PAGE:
Victory Gardens Then and Now

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Victory Gardens Then and Now

During World War II when money and supplies were lean, families were encouraged to start gardens instead of shopping for their food. These gardens, which came to be known as Victory Gardens, were a way everyone could contribute to the war effort.
Fast forward to 2020 and we are experiencing a different kind of battle. How can the new Victory Garden help? In three ways:
1. Gardening takes us out into nature
2. It gives us focus and a sense of control over the source of what we eat.
3. A garden allows us to slow down, to share time with family, and to teach our children or learn something new alongside them.


How to start

Think about what you like to eat and start with that. A basic vegetable garden will take up a medium-to-large amount of space, depending on what you plant. It’s possible to break it up if you don’t have one large area. Aim for an area that gets direct sunlight for 6 to 8 hours per day, less if growing tender greens.

Peas, cucumbers, and beans are climbers. You’ll need to build a trellis for them to grip on to, or attach a temporary lattice against a fence or wall. Consider building a teepee frame for them to climb up.

Tomatoes like a nice hot, sunny place — they can be happy planted into individual pots, and even a 15-gallon size container can do nicely. Don’t forget the tomato cage to keep them upright later in the season when they’re heavy with fruit.

Leafy greens prefer some shade from mid-day and late afternoon sun. Their roots are shallow, so try them planted into boxes or pots. Nothing too small that will dry out too quickly.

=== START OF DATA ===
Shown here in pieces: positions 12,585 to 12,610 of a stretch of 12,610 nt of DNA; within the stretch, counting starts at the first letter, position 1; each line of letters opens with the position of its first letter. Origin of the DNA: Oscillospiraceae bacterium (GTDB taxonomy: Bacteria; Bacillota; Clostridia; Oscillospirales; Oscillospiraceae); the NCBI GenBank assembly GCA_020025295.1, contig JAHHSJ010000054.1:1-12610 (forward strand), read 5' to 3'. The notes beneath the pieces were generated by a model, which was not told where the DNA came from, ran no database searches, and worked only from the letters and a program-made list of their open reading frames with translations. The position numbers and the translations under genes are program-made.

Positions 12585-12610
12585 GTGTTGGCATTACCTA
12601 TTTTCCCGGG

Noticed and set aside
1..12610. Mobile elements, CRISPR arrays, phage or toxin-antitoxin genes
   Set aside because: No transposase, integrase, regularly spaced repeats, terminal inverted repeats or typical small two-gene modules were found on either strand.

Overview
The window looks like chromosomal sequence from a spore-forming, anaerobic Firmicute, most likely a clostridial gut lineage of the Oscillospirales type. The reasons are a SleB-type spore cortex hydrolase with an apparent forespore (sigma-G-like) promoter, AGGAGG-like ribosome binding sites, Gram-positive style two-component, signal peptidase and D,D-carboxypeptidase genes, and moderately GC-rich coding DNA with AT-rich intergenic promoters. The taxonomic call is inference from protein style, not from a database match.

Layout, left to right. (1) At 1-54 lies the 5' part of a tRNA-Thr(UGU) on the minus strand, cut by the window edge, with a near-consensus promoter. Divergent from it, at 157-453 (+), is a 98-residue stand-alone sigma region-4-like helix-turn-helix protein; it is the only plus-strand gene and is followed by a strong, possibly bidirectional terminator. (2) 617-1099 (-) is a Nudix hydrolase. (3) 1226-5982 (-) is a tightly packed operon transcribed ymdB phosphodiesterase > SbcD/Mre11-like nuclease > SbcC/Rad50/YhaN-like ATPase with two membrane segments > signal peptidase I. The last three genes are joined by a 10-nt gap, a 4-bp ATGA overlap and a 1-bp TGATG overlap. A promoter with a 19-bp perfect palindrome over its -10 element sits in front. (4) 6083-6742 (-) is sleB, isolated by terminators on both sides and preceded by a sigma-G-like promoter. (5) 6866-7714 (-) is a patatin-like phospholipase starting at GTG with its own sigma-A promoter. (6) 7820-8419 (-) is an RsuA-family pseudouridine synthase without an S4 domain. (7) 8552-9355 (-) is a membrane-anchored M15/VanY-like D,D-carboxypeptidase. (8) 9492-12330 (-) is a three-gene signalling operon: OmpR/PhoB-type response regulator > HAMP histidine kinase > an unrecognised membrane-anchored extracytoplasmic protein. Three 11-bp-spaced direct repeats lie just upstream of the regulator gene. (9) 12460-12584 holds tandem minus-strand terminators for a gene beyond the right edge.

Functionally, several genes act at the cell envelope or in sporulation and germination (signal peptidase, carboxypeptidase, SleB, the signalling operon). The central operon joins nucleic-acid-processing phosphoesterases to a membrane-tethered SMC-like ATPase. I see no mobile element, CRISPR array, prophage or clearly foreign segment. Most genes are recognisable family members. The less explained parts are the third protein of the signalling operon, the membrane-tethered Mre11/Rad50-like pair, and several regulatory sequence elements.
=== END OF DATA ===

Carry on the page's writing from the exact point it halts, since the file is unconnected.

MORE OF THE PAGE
Pumpkin, squash, and melons need a lot of space to produce fruit. Set aside an entire garden space just for one of these crops or consider planting a “three sisters” garden with corn, green beans, and squash to save space.


Prepare the soil

  • Dig up the soil to loosen, then mix in organic matter to add nutrients to the soil. A crumbly texture is best, not too fine. Sloat Loam Builder is an excellent amendment for water-soluble nutrients that are available quickly for fast-growing vegetables.
  • Use Sure Start fertilizer in planting holes of new starts to develop strong roots.


  • Keep seedlings consistently moist and monitor frequently to keep them from drying out.
  • For small starts, water well two to three days per week to keep soil evenly moist.
  • Protect from snails, slugs and sowbugs with Sluggo Plus


  • Fertilize with a good slow-release fertilizer.
  • Add some flowers. Flowers are not only beautiful to look at, but they also draw pollinators to the garden.
    • Try: Alyssum, Coreopsis, Marigold, Lavender, Yarrow, Zinnia, Veronica, Scabiosa, Lobelia, Ajuga, Herbs


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